– Well go on, then, finish it! – Gennardo grabbed the Dervish’s shoulders desperately – Finish it, I want to hear more! Until the end! You barely played anything at all, so why did you stop playing? I want you to play all the way to the coda, do you understand me? All the way to the devil’s tail! – the scream no longer slubered in the musician’s throat, and his face wend black and blue as if both tar and wax were poured on it.

– You are a Turk! – the Dervish was flabbergasted.

– I am not, I swear I’m not! I was scorched by the hot Italian sun! Blood of fire!

– I know, friend – the Dervish grabbed his hands, and it was such a gentle squeeze that Gennardo squealed and looked into his strange visitor’s eyes, and that which he saw in his eyes filled him with dread. He all but shrieked – Without question – it’s nice when blue, pink, reseda and yellow are mixed in the cornea, but all of this without pupils and a gaze full of love, but which burns…ouch! – All you’ve written up till this point are ruins. Look into yourself. This is where music is hidden. Do not despair, I shall come again and rebuild all of those ruins…in a century or two because I have something important to do.

– A-and…and what do you…cuh-cuh-call this composition? – Gennardo grinned like a road bandit.

– A Dhikr. How else? And remember. The spiral is the evolution of the circle – even though he was still speaking, a force of dead nature! It was clear to Gennardo now, and if it were dead, he does not fall under the copyright law, this Dervish who was miles away… somewhere close to the horizon, leaving only the memory of his wild stare and …oh, and… I cannot forget what I have just heard… ah, I would never forget! And some of it is already gone! Oh, if I could only write one part down – Gennardo was rocking back and forth, but a thunderous voice soared over the hard soil.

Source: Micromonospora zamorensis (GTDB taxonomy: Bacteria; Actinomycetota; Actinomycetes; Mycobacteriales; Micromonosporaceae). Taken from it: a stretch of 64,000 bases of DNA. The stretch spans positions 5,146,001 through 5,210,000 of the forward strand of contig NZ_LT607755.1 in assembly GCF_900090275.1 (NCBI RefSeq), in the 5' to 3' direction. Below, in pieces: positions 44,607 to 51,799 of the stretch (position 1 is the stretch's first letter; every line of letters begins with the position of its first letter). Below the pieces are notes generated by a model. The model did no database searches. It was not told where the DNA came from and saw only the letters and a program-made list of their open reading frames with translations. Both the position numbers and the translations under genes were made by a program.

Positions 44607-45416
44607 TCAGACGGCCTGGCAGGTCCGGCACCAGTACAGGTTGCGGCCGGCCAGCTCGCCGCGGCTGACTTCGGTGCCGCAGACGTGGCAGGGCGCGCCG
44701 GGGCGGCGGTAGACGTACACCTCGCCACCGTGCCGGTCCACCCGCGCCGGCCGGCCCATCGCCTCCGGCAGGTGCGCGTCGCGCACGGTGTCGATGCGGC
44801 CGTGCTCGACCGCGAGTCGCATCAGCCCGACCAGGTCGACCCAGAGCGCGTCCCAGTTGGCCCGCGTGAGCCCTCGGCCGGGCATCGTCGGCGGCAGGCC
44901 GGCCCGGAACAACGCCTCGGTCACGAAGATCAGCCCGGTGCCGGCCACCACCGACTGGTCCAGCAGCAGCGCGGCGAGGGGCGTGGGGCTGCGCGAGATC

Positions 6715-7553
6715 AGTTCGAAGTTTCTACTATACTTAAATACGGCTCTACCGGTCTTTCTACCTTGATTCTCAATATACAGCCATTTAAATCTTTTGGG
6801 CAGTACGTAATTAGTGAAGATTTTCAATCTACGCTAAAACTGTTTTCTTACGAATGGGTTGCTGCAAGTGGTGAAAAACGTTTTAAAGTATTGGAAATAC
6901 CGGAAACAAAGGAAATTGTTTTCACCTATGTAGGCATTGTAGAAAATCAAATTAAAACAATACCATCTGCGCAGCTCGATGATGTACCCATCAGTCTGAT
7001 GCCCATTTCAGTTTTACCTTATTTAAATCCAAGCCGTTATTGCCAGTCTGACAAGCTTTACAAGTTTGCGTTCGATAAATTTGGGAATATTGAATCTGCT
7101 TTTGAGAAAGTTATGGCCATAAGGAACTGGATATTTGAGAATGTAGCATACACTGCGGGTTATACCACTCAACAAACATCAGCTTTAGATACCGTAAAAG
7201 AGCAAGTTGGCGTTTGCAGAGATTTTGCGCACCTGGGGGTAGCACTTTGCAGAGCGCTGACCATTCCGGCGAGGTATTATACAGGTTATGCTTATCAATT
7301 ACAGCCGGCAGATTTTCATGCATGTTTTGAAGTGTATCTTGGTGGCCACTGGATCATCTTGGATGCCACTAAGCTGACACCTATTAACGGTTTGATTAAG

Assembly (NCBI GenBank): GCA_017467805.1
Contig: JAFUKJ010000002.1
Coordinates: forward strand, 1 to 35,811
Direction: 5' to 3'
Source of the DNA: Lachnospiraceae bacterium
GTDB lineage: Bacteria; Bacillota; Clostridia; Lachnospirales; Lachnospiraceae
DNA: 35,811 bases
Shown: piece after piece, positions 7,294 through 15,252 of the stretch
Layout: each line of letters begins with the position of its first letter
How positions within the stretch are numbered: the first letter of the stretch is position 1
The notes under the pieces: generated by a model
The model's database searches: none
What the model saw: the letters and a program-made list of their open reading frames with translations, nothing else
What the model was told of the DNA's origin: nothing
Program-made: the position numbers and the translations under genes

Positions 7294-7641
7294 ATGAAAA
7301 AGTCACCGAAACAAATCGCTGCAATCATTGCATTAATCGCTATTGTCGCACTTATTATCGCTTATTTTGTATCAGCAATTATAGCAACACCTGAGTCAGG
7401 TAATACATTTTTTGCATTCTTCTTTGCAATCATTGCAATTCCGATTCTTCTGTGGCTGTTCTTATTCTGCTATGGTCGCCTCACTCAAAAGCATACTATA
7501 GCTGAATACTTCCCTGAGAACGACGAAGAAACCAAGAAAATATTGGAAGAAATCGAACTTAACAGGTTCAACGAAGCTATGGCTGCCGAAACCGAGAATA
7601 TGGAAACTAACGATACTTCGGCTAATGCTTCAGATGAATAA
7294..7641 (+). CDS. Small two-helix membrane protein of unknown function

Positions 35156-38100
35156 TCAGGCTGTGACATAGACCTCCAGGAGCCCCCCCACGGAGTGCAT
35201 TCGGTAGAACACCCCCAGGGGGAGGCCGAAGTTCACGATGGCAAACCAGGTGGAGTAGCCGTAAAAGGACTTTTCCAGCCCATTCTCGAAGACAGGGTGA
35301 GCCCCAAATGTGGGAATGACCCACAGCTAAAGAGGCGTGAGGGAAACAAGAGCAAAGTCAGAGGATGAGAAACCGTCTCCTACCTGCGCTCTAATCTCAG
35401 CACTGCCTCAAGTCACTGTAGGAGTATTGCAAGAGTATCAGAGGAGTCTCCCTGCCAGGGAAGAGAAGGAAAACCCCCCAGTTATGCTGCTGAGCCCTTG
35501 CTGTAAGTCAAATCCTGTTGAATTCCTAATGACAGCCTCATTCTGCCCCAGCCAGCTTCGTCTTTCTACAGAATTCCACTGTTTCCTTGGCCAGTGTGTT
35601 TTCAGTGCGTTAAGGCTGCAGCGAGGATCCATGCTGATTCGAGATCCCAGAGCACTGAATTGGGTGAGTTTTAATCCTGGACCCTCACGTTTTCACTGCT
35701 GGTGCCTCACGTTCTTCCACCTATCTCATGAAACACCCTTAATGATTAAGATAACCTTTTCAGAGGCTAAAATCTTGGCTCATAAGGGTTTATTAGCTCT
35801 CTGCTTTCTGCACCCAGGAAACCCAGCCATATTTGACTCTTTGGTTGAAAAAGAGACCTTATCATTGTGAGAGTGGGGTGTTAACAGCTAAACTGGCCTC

– I will help you, but only if you are a Turk. For one day the land of Khorasan will give Alexander of Macedonia, almost of Greece what he’s due.

– This must be him notifying everyone who intend to do dark misdeeds in the name of breaking copyright law – Gennardo consolingly told himself and then spoke to the spirit hovering and meditating over him.

– Gemo, I have for you a pure roton chianti classic riserva. Almost pure Sangiovese!

– A Turkish Riesling for me, if I may.